Whether it be Tony Finau at the Northern Trust, Anna Nordqvist at the AIG Women's Open or Rob Pampling at the Champions Tour Boeing Classic, we see a uniqueness to many of the modern winners week in and week out on the major professional tours. Not long ago, there was a quest for that ever-elusive, perfect swing.
Today much like was the case in golf’s Golden Era in the ’50s and ’60s, golf swings show a great deal of uniqueness and imagination.
What many of today’s best players know and master is the ability to stay true to their own swing. They also know how to score and put the ball in the hole in the fewest strokes possible.
Arnold Palmers Famous Quote
While there are certain technical aspects that are in every great player’s swing, such as the ability to control the face at impact, and do so consistently, not even that is something that is cookie cutter.
Some players come over and across the line with a slightly open face to their target line, hitting a cut…others come more from the inside and swing out with a slightly closed clubface and hit a draw. The idea is to groove your swing to the point that it’s repeatable. The great Arnold Palmer famously summed up the idea of embracing your own uniqueness…
"Swing your swing. Not some idea of a swing. Not a swing you saw on TV. Not that swing you wish you had. No, swing your swing. Capable of greatness. Prized only by you. Perfect in its imperfection. Swing your swing. I know, I did."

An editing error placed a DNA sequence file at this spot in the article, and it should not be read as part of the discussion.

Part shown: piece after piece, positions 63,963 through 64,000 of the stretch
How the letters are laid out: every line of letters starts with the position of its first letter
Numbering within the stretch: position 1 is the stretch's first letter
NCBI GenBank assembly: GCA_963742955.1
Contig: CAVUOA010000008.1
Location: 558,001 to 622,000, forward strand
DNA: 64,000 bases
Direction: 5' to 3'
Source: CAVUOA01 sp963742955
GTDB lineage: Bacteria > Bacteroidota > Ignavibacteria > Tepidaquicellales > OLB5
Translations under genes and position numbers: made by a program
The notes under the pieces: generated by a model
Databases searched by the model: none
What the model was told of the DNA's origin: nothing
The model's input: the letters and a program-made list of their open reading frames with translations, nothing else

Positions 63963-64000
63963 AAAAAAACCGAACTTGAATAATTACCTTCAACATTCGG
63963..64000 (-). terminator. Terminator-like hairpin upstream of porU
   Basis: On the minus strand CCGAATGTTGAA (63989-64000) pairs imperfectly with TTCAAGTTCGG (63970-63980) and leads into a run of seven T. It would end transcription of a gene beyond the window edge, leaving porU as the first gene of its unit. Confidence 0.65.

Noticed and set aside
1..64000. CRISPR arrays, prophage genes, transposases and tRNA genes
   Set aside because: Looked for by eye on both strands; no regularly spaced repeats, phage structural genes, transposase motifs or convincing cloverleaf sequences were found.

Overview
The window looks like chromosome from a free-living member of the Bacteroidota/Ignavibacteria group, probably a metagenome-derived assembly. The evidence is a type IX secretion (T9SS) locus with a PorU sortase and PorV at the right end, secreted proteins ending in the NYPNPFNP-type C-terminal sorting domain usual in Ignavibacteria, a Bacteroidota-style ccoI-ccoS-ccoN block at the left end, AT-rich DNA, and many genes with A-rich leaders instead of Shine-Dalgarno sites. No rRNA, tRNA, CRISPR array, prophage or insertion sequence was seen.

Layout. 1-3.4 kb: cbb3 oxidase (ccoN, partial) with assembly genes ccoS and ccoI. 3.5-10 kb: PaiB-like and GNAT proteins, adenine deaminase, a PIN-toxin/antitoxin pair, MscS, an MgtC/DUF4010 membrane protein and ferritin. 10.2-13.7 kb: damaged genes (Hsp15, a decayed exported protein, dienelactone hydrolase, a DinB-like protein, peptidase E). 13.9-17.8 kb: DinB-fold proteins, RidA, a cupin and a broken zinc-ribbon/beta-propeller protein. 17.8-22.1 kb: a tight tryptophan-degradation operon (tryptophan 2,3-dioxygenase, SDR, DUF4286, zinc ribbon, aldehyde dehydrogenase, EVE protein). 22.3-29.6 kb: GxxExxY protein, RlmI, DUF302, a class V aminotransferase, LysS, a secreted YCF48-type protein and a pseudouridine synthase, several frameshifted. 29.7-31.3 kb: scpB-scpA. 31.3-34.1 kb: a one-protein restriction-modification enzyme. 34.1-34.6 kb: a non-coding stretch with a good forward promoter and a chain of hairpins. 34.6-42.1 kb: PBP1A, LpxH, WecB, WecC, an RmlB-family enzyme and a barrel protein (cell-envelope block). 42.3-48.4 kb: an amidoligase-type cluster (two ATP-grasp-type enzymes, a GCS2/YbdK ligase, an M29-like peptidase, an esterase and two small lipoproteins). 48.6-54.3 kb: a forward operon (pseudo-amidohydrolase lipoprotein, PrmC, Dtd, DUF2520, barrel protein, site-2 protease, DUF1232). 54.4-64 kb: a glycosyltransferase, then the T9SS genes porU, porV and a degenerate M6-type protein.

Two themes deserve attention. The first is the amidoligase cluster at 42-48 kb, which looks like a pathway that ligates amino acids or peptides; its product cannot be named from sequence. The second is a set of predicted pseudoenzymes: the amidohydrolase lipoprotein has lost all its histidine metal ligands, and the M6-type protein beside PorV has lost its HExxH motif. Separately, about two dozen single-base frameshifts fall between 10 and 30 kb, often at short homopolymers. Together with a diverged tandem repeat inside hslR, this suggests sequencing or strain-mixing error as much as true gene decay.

What’s Most Important
What is most important for players to understand, from a technical standpoint, is to know the basic fundamentals; What the ball flight laws are and truly have an understanding of the cause and effect between how a club is swung and how the ball reacts based on that swing. This applies to all facets of the game too. From full swing to short game and putting.
We are all different…different body types, heights, weights, strengths, weaknesses and perhaps even an injury or disability we have to work with. I saw a news report just the other day on social media where a gentleman that had no arms and legs taught himself not only how to play the game, but mastered it enough to make a hole in one!
Beyond the mechanics of the game, learning how to play, and more importantly, score, is what’s equally as important. Get the ball in the hole in as few strokes as possible…no matter what. As I’ve pointed out in previous articles, and what I joke with my students about all the time, is the fact that there are no pictures on a scorecard.
Nobody, besides those who see it, would ever know that you skulled your 9 iron on the par 3 third, to make that hole in one…they would only know you made an ace! And you know what? Do you really even care if the ball only got 2 feet off the ground for your first hole-in-one?
Learn all you can about the mechanics and technical aspects of the game. Learn how to score. And as Mr. Palmer said, “Swing Your Swing, not some idea of a Swing.”